What is Ketamine? How it Works and Helps Severe Depression

What Is Ketamine?

Ketamine got its start at the beginning of Belgium in the early 1960s when it was an anesthesia medicine for animals. The FDA accepted it as an anesthetic drug for people in 1970. It was utilized to treat wounded soldiers who were wounded on the battlefields in the Vietnam War. In contrast to other anesthetics ketamine does not reduce heart rate or breathe and patients don’t need to be on ventilators to take it.

Emergency responders may give the medication to a patient who is agitated who, for example, they’ve helped save from a suicide attempt. That’s how Ken Stewart, MD, says doctors began to realize that the drug could have powerful effects on depression and suicidal ideas.

“Someone has decided to leap off a bridge and they give an ketamin within the emergency room to help him calm down. Then, 9 months later, he tells”I’ve never felt suicidal for nine months.’

“When enough stories like that started to pile up, doctors said, ‘Maybe there’s something here,'” says Stewart who is an emergency doctor and founder of Insight Ketamine in Santa Fe, NM. Like the drug itself, Stewart was introduced to medical combat during the Vietnam War. Doctors also make use of ketamine for treating suicidal thoughts.

Ketamine can trigger what doctors refer to as a “dissociative experience” and what the majority of people call a “trip.” That’s how it became a club substance, called K Special K, Super K, and Vitamin K as well as other names. Partiers inject it into their bodies, place it in drinks, snort it or add it to joints or cigarettes.

Visual and Sensory Distortions

“Ketamine can produce feelings of unreality; visual and sensory distortions; a distorted feeling about one’s body; temporary unusual thoughts and beliefs; and a euphoria or a buzz,” says John Krystal, MD, director of psychiatry and psychiatry at Yale-New Haven Hospital and Yale School of Medicine in Connecticut and is an innovator in studying the effects of ketamine on depression.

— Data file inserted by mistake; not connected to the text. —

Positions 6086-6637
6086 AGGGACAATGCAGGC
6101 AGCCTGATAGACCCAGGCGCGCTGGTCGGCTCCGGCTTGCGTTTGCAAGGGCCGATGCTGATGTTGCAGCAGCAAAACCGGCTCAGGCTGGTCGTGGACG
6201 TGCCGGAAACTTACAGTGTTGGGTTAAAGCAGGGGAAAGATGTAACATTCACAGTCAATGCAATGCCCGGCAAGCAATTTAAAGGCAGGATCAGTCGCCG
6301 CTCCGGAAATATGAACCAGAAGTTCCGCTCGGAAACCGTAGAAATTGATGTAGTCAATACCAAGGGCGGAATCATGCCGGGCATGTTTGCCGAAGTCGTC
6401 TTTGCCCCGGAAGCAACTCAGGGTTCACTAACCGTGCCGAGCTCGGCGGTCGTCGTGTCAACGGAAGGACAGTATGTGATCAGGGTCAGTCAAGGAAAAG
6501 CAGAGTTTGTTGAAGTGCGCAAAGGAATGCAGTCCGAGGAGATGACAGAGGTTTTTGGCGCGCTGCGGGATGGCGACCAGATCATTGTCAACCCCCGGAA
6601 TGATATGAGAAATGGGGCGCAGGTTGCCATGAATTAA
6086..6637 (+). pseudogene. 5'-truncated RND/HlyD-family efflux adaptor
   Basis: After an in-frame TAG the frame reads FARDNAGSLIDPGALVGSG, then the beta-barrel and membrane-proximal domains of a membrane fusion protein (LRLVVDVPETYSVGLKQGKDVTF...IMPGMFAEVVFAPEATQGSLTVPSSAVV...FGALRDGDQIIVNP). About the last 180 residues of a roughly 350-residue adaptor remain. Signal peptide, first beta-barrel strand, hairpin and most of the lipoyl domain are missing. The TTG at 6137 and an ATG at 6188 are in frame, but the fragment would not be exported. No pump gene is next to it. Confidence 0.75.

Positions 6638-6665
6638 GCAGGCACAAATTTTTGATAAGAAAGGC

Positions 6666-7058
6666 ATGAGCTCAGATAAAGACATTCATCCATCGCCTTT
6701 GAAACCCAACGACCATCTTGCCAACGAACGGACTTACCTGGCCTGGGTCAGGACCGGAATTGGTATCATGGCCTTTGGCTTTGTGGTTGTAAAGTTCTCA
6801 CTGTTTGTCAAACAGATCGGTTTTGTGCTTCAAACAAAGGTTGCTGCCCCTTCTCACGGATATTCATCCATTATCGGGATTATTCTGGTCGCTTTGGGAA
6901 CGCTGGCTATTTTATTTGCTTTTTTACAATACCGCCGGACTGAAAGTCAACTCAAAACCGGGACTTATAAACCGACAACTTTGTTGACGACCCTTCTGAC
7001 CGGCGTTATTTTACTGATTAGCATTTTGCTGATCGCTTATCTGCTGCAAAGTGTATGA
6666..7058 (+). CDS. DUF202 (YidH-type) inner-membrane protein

The journey lasts approximately 2 hours. There are dangers with casual use. Most serious is low blood pressure, unconsciousness as well as dangerously slow breathing. The drug could also cause long-term problems, such as ulcers and discomfort in the bladder; stomach pain; depression and a poor memory. Ketamine can be fatal to people who abuse alcohol or if you consume the drug while drunk.

But the drug’s potential as a treatment for depression and antidote to suicidal thoughts has caught the attention of researchers. They’ve researched and studied the drug in controlled clinical settings to help resistant depression and other illnesses.

To be clear: Casual usage of a drug is not a solution for depression. But doctors have come up with guidelines for medically-supervised usage that can help people who have trouble getting relief from other medication.

“We’re reaching out in a new way to patients who have not responded to other kinds of treatments and providing, for some of them, the first time that they’ve gotten better from their depression,” Krystal claims.

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